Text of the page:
This majestic, 1.5-mile (2.5-kilometer) avenue, flanked by neo-Renaissance palaces, is often referred to as Budapest’s Champs-Elysées. Cultural pearls such as the Opera House, Pest’s best theaters, and the Academy of Music are either on the avenue or just off it. The Millenary Underground, running under the entire length of the street, was the first such subterranean railway in continental Europe.

“In recent years Andrássy has become increasingly chic, attracting some of the world’s leading designer shops such as Louis Vuitton and a combination of fine cafés and restaurants, including old classics like Művész and Lukács, and new arrivals like Callas and Goa.”—Andreea Anca, style editor, Budapest Sun.

The (1) Postal Museum at No. 3 is located in a former seven-room apartment. The preserved furnishings reflect the wealth found in Budapest a century ago. A short walk brings you, at No. 22, to the imposing, neo-Renaissance (2) Opera House (www.opera.hu), which first opened its doors in 1884. Check inside for the time of the next guided tour.

Continuing along the avenue, you cross (3) Nagymező utca, Pest’s Broadway, and then soon reach (4) Liszt Ferenc tér with its plethora of cafés, bars, and restaurants. The packed terraces in the summer are places to relax, observe, and be seen.

Beyond the (5) Oktogon junction with the Great Boulevard, the walk brings you to the notorious No. 60 Andrássy út, the very name of which brings a shudder to Hungarians. The (6) House of Terror (www.terrorhaza.hu) here is a museum primarily devoted to Hungary’s Stalinist past. “Any visitor can get a good sense of what went on in the reign of terror around 1950.”—Kester Eddy, Budapest-based journalist.

The next junction, Kodály körönd, is named after the famous musicologist and composer, Zoltán Kodály, who lived for many years in one of the apartment blocks here. The (7) Kodály Memorial Museum (VI. Andrássy út 89; www.kodaly-inst.hu/museum/museum.htm) is based in his former apartment.

The avenue now becomes more open and large blocks give way to individual villas, one of which at No. 112 houses the (8) Kogart Gallery (www.kogart.hu), which offers 18th- to 21st-century Hungarian art. “An oasis for aesthetes looking for classical values in an elegant environment.”—Ilona Sármány-Parsons, art historian.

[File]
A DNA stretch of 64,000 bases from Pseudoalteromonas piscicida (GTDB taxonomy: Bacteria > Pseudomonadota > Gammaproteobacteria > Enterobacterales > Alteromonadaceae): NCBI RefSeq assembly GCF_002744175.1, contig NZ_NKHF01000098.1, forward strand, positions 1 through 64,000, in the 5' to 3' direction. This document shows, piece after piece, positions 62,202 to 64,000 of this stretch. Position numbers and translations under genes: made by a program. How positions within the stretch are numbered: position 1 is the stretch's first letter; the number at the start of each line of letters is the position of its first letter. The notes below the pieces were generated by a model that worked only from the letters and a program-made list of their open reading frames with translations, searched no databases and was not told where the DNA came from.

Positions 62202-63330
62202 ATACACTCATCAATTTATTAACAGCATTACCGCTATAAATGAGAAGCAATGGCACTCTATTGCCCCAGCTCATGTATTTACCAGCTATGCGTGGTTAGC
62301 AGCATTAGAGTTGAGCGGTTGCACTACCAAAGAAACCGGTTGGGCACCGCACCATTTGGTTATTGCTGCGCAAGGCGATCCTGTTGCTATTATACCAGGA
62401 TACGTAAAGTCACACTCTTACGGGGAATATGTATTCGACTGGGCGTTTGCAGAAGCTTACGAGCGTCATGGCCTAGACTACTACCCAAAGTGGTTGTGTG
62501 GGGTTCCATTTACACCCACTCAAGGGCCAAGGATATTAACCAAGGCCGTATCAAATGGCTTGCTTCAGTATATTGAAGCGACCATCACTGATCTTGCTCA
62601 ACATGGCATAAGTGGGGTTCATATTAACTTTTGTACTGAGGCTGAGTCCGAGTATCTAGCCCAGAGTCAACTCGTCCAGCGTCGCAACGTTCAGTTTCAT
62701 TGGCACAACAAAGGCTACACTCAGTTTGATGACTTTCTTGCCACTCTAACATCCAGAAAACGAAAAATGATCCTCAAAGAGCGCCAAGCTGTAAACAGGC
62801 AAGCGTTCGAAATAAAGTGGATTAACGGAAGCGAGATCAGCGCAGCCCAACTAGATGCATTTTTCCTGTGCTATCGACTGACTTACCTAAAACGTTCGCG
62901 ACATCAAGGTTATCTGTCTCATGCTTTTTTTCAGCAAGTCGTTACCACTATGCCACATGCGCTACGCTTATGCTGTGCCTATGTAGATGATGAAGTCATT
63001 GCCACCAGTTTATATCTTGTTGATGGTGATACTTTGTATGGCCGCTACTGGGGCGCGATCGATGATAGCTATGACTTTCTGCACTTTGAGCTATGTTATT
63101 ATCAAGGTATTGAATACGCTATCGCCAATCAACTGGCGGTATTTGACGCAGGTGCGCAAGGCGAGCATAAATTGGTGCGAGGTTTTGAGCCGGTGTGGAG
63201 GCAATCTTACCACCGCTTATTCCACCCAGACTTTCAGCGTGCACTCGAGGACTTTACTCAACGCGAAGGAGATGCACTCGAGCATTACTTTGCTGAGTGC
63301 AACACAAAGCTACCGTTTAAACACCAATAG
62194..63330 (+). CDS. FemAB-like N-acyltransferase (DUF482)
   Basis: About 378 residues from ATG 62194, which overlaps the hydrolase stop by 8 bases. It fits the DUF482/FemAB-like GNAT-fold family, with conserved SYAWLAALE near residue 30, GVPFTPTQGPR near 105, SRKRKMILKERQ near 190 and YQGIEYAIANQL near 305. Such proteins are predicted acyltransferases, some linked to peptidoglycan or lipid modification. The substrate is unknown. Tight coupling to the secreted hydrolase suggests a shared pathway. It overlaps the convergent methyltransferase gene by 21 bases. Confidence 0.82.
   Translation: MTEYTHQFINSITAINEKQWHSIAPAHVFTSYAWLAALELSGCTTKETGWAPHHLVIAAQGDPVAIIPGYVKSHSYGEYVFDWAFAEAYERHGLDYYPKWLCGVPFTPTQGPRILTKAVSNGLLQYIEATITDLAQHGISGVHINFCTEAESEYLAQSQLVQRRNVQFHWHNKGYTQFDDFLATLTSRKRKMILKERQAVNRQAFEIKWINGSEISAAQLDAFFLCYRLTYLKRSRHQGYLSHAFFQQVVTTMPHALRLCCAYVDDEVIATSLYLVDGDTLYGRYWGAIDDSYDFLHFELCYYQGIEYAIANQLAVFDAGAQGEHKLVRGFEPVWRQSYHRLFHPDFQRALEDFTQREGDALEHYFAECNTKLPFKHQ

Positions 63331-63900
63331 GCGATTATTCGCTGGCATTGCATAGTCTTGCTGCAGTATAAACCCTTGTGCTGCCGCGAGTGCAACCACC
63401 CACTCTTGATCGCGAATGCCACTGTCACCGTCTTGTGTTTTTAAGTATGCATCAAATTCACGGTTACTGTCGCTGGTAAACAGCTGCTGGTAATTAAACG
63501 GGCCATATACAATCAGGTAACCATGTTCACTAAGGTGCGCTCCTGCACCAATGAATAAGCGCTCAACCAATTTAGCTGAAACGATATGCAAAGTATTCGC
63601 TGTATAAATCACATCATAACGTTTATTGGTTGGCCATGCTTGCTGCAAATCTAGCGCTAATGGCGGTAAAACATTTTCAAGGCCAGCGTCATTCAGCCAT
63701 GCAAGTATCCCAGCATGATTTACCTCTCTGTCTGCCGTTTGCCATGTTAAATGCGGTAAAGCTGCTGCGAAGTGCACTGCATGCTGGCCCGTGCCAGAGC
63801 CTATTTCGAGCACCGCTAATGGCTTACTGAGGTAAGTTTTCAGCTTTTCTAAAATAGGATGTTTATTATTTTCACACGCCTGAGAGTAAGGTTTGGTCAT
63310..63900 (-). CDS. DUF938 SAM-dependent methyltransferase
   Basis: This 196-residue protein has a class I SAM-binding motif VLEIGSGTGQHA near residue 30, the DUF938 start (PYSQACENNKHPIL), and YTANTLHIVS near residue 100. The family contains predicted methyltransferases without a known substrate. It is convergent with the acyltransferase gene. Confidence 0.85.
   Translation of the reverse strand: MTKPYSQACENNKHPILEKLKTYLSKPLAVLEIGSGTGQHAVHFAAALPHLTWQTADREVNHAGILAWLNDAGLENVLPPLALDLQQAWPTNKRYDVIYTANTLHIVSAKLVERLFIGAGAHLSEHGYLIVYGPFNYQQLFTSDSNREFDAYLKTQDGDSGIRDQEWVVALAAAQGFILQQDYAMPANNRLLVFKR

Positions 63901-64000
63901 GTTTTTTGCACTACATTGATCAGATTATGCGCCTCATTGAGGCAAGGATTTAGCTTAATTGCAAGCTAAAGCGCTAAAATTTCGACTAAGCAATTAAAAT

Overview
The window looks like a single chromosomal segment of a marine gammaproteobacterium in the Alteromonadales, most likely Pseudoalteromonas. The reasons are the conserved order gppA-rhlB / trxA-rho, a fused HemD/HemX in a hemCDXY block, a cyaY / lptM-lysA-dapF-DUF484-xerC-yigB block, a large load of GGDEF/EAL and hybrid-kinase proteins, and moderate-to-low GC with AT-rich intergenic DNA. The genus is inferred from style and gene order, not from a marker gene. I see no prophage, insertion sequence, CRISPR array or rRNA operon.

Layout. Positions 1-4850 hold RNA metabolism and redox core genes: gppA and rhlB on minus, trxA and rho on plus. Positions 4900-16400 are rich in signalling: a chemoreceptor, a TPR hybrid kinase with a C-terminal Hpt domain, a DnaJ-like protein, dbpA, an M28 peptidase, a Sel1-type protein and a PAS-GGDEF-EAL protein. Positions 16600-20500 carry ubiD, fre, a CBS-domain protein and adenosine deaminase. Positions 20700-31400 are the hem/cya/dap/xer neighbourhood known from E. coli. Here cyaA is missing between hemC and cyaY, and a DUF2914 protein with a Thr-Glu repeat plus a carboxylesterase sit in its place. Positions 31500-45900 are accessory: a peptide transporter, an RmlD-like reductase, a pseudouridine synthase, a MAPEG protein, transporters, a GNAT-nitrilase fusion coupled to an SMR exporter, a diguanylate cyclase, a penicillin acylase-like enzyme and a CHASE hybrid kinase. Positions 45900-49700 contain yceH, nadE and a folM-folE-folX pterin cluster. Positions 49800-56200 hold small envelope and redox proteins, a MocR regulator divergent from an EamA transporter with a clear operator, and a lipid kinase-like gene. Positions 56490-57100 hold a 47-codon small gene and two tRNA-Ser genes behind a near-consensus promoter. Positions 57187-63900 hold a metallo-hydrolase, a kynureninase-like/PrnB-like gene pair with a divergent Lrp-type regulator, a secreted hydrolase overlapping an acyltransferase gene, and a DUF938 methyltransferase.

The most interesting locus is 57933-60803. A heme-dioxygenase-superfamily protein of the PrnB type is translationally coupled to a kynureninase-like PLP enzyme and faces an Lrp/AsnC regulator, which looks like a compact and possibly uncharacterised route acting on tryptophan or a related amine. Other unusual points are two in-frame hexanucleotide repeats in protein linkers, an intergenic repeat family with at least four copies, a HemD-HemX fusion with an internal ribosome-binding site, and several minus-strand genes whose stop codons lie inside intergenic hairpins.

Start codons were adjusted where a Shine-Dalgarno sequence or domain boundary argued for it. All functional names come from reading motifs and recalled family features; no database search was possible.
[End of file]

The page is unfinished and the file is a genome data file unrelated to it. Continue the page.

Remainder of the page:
At the end of Andrássy út you reach (9) Heroes’ Square (Hősök tere), Budapest’s most impressive public space, with its many statues of national heroes. Flanking the square on the right stands the (10) Palace of Exhibitions (www.mucsarnok.hu), devoted to major, temporary shows of modern art and design

Across the square is the (11) Museum of Fine Arts (www.szepmuveszeti.hu), Hungary’s main collection of foreign works. “For eastern Europe, an unparalleled collection of Egyptology, works of antiquity, Spanish, Italian, and Dutch painting. Today it has a rejuvenating and modern spirit, with major temporary exhibitions from abroad.”—Erzsébet Marton, archaeologist.

Beyond Heroes’ Square lies the popular (12) City Park (Városliget), one of the lungs of Budapest. “[The park] remains true to its origins as a public park focused on healthy living for the general populace, though only vestiges of Heinrich Nebbien’s 1816 design concept are apparent today.”—Douglas Gillis, garden design consultant and historian.


About Budapest and Hungary

  • <p>Photo: Thermal baths</p>


    Get travel tips, see photos, take a quiz and more with National Geographic's Ultimate Guide to Budapest.

  • <p>Photo: Danube River</p>


    Explore Hungary through facts and photos, related features, a country map, and more.

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